Climate in the Boardroom: How Asset Manager Voting Shaped Corporate Climate Action in 2019
Large investors have the power to hold energy and utility companies accountable to undertaking the urgent transformations that our climate crisis demands. But while some top investment managers are leading the way, BlackRock and Vanguard persist in using their shareholder voting power to shield corporate boards from accountability. In 2019, the world's largest asset managers often used their shareholder power to undermine global investor efforts to hold recalcitrant fossil fuel and utility companies accountable for their failures on climate and their irresponsible lobbying.
BlackRock and Vanguard voted for 99% of U.S. large capitalization energy and utility company-proposed directors and 100% of their say on pay proposals. BlackRock and Vanguard not only voted with management more often than most of their asset manager peers; they were also more likely to support management at these fossil fuel intensive companies than they did across U.S. equities overall.
BlackRock and Vanguard voted overwhelmingly against the climate-critical resolutions reviewed in this report, with BlackRock supporting just five of the 41, and Vanguard only four. At least 16 of these critical climate votes would have received majority support of voting shareholders if these two largest asset managers had voted in favor of them.
BlackRock and Vanguard voted against all of the U.S. shareholder proposals backed by the Climate Action 100+ investor coalition, backed by $34 trillion in assets, undermining the largest global investor efforts for accountability and transparency in the energy and automotive sectors.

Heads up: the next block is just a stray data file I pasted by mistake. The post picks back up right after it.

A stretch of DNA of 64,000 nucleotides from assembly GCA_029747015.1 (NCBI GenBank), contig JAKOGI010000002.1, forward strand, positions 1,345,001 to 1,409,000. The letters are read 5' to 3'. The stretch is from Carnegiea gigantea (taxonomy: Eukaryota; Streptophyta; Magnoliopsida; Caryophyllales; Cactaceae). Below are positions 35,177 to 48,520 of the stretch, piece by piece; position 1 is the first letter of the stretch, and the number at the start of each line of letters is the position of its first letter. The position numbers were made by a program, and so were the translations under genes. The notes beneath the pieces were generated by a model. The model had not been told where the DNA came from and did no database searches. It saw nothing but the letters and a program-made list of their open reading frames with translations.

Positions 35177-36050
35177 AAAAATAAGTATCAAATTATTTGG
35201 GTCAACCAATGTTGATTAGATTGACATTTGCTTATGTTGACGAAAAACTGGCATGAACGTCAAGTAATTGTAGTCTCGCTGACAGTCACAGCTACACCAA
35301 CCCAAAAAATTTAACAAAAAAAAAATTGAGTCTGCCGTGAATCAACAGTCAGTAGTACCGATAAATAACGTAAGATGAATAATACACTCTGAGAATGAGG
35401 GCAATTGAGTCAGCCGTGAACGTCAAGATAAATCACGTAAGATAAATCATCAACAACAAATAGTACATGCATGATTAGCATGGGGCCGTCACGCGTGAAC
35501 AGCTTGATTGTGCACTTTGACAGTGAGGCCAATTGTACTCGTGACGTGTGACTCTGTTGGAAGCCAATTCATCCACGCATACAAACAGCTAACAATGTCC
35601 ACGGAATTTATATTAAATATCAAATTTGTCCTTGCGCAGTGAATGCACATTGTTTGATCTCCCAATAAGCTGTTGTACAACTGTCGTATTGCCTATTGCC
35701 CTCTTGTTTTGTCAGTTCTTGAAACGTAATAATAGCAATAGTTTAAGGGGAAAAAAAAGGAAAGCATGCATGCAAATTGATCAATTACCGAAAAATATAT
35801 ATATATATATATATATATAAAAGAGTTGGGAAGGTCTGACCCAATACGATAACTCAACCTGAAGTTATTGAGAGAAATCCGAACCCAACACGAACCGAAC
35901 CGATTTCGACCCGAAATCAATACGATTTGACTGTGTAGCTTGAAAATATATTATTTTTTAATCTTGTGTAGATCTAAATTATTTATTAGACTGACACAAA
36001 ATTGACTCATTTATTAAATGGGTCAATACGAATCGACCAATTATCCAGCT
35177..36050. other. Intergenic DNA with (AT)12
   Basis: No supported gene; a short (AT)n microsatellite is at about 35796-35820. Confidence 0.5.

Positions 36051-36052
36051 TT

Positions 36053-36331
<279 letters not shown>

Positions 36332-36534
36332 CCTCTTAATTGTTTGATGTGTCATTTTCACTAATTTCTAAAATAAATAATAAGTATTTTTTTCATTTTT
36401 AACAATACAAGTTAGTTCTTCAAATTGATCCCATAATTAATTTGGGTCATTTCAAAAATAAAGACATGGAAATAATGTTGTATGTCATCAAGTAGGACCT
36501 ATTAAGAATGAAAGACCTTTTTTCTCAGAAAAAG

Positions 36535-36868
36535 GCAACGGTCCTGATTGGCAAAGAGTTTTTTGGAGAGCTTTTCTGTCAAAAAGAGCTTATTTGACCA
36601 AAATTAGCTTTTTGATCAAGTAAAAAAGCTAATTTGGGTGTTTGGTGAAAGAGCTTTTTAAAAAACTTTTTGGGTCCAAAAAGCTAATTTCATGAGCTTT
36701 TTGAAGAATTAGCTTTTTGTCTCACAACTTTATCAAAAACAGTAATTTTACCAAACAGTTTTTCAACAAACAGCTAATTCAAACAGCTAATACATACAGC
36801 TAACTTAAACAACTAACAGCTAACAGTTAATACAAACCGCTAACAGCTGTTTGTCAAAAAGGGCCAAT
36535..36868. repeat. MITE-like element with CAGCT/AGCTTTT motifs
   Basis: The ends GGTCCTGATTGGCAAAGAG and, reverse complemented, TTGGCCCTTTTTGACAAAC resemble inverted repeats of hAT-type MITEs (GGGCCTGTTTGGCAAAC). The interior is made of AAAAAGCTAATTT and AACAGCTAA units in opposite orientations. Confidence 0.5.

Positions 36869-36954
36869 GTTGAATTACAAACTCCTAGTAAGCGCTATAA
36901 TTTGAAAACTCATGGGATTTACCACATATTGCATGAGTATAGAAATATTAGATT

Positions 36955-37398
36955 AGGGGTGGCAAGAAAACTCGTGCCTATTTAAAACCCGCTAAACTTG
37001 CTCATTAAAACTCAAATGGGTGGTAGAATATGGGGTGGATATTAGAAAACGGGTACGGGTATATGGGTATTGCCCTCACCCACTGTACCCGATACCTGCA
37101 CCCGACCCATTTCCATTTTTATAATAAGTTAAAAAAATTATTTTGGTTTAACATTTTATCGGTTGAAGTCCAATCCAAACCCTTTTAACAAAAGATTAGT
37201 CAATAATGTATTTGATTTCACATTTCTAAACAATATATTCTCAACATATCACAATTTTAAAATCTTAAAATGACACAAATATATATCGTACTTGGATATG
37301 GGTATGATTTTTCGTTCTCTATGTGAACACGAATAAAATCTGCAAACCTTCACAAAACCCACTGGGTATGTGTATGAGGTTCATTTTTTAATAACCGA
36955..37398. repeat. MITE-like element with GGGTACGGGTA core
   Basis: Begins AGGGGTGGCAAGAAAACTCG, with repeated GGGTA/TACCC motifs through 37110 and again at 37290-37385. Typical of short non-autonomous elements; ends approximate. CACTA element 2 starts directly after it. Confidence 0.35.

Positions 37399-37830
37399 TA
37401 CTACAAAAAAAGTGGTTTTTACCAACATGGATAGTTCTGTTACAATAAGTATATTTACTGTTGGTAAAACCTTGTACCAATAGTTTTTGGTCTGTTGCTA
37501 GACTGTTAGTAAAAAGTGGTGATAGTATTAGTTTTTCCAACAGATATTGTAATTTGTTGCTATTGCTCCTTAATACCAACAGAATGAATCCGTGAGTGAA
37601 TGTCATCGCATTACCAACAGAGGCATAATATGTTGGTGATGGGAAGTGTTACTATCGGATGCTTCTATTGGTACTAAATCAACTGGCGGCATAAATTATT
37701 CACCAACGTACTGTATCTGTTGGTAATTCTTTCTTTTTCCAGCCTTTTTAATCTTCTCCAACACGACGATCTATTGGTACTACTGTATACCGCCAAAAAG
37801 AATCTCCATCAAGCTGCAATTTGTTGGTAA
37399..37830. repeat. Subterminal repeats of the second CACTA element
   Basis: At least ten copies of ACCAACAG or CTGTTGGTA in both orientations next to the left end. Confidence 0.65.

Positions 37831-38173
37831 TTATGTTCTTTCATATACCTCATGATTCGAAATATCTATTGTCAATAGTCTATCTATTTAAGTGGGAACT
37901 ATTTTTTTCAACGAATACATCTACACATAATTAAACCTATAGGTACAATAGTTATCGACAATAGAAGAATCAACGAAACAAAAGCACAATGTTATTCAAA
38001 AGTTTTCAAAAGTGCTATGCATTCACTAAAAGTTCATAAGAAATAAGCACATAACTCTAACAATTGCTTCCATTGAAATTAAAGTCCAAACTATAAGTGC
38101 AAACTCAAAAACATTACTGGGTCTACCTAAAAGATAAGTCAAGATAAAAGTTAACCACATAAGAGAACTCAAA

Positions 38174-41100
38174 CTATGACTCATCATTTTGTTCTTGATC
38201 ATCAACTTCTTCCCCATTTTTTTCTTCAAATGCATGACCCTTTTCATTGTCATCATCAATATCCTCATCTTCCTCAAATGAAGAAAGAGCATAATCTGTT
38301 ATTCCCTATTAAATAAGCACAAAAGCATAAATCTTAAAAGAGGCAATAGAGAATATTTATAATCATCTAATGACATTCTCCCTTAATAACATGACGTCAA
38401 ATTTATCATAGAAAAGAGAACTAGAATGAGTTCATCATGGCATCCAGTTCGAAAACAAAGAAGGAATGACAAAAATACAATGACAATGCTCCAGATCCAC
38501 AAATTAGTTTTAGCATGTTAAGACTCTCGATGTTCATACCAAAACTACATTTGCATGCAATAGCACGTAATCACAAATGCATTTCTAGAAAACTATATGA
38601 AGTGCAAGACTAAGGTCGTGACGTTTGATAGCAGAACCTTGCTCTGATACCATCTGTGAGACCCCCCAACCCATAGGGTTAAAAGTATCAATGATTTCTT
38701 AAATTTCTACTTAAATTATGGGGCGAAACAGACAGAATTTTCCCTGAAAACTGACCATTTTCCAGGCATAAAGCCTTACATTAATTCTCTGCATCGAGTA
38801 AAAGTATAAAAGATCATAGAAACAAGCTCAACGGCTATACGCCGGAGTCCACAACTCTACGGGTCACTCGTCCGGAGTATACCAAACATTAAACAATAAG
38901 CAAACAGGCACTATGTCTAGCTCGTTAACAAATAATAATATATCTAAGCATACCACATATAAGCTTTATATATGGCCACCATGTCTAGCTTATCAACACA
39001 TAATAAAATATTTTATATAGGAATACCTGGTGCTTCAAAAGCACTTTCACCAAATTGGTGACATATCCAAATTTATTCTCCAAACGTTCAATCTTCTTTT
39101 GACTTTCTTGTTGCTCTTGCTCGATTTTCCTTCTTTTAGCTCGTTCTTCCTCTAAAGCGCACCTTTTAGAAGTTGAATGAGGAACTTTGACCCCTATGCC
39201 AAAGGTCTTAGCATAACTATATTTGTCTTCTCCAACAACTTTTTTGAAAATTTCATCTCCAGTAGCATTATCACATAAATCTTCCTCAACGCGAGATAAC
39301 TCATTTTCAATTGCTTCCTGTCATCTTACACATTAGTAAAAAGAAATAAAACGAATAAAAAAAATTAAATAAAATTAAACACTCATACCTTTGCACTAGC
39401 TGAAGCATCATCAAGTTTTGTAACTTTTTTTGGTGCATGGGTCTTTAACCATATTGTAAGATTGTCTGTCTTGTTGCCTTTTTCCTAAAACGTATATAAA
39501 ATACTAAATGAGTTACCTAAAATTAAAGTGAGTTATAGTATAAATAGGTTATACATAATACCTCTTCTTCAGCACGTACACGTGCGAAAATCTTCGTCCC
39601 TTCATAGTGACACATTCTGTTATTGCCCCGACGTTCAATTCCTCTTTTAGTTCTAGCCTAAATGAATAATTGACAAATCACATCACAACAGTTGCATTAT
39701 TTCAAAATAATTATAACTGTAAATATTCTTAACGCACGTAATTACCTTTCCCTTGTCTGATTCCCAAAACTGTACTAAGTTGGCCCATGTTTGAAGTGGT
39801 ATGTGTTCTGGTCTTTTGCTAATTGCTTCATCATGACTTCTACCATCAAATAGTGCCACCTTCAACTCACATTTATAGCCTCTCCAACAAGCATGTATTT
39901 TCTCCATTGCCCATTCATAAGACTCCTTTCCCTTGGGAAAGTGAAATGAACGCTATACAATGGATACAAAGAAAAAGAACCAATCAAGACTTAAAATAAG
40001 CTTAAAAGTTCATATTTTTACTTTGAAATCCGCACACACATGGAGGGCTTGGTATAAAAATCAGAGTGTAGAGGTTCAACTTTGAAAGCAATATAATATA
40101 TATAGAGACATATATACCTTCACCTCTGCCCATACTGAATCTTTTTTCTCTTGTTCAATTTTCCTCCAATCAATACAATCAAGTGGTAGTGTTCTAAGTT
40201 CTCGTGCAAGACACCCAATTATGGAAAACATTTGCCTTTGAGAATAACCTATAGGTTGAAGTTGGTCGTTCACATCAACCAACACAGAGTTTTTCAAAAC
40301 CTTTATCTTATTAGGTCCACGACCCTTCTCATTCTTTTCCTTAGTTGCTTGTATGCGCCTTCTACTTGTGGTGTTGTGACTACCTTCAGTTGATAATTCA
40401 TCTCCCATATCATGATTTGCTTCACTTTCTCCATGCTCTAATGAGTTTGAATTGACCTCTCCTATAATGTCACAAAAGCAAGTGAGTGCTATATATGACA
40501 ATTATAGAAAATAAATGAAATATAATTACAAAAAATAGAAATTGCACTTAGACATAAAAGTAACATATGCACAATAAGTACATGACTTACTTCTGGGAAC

In contrast, other large asset managers chose to set and enforce policies to hold corporate boards accountable if climate-related concerns are not adequately addressed. Legal & General Investment Management, BNP Paribas Asset Management, PIMCO, and Standard Life Aberdeen had the highest rates of voting against director candidates in the oil and gas and utility industries.
Based on these findings, Majority Action recommends that asset owners closely examine the engagement and proxy voting activities of the asset managers they engage, call the asset managers they hire to account for inadequate voting policies and practices, and consider those activities when evaluating and selecting asset managers. Policymakers should consider reforms to ensure transparency, regulate conflicts of interest, and address the rapidly increasing market share of the largest asset managers.